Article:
Transitions: 

The literature tells us that transition between schools is a time when students are at risk of disengaging from education. Just because this is a risk doesn’t mean this has to happen! Transitions may come with social, emotional, and physiological changes that can negatively impact learning as well as provide significant challenges for students and families. Students need to adjust to new teachers and peers, new ways of learning, new rules and routines, as well as a new physical environment. Some may prefer a schooling network with fewer transition points for this reason.

Co-location of schools (Options 4 and 6) can mean less impact from transition because there is greater familiarity with the physical spaces and people present.

Often, decisions regarding a Year 1 – 8 Primary school or a Year 7 – 13 Secondary school become clear when people think the transition should occur. A Year 1 – 8 Primary might be preferable for those who like their current primary school or feel like their child is not ready to go through such a transition. Others might prefer a Year 7 – 13 Secondary school because they feel their child will be ready for exposure to more specialised teaching and is ready to move on from primary school.

Bullying: 

The public meetings showed that many people are concerned with the potential for younger (Year 7 & 8) students to be bullied by more senior (Years 11-13) students in  Options 3 and 4. Other examples of Year 1 – 13 or Year 7 – 13 schools have shown that this is not generally an issue, and that bullying more commonly occurs between similar-aged peers. On the contrary, many younger students find older students such as Year 13s to be mentors and leadership role models. Option 3 would likely be configured with some internal separation between age groups so younger students would have some of their own learning and social spaces.

Physical facilities: 

Questions were often raised regarding how facilities would be designed and what relationship they could have to quality education and quality teaching. Evidence supports spaces being designed to be flexible, and able to be used and configured in a range of different ways to support different types of teaching and learning. Physical spaces in any of these options could be designed with community input to best reflect the learning and developmental needs of students as well as foster positive relationships with families and the wider community. Where there are aspirations for a specialised curriculum, greater cultural presence and/or stronger community connections, facilities may be specifically designed to facilitate this. The survey asks what types of facilities are most important to you.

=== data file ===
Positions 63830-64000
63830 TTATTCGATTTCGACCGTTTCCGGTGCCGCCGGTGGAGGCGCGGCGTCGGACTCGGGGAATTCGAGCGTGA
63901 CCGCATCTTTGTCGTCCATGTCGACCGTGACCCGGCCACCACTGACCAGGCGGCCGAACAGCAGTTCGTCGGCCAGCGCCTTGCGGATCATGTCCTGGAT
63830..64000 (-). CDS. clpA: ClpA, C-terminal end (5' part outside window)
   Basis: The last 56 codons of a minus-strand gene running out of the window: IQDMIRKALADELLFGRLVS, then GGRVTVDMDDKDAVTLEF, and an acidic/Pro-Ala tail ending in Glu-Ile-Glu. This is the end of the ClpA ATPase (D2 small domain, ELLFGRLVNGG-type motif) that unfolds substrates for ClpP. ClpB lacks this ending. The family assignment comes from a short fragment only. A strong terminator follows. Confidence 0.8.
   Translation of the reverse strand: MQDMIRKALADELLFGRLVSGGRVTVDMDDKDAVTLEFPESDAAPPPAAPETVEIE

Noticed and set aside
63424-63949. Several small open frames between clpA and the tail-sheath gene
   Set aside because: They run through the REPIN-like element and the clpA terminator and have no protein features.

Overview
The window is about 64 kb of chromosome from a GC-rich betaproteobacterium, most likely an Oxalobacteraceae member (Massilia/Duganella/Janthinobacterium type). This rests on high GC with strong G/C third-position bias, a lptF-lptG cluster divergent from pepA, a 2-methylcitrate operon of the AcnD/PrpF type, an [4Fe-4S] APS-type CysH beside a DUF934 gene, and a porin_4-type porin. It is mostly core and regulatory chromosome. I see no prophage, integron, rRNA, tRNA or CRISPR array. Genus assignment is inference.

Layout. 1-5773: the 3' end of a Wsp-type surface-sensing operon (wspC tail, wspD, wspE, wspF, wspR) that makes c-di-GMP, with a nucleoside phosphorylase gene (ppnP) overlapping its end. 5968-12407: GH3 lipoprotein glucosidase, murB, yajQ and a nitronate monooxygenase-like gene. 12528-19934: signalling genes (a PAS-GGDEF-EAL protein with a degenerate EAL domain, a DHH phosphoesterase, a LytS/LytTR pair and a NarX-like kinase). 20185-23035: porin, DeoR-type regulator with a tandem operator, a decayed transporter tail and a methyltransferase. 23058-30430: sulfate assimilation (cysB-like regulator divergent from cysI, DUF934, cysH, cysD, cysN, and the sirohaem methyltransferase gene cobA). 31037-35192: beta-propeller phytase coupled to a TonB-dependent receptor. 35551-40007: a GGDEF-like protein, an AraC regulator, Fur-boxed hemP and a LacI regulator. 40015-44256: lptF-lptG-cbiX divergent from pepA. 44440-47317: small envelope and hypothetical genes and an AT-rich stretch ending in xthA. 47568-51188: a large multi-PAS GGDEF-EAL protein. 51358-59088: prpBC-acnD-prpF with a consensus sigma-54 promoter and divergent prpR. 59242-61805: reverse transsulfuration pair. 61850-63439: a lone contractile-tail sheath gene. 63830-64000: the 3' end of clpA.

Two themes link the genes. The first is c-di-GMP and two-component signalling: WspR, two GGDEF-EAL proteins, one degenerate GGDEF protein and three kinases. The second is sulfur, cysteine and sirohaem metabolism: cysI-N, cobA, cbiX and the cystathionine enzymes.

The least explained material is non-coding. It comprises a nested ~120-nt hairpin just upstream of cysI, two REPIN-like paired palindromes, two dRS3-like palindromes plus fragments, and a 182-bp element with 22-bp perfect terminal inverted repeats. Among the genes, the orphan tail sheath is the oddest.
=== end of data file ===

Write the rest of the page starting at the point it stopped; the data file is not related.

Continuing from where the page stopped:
Staffing:

Changes to a schooling network (the number or type of school) will usually result in changes to staffing, and this may influence some people’s preferences on the options outlined in the survey. If an option that results in a change to the schooling network is preferred, there is a requirement for further formal consultation with the Boards of schools which may be affected, and then a requirement for consultation with staff who may be affected.

Single Site Governance:

 

Some people were unsure of how the governance would operate on a shared (or co-located) site. Typically, where schools are co-located, they maintain their own unique identities and governance structures. This means that there are two principals, two Boards of Trustees, and separate staff for each school etc. However, if co-location (Options 4 and 6) were a preferred option, there could be consideration about a shared Board of Trustees across both schools.

Common Considerations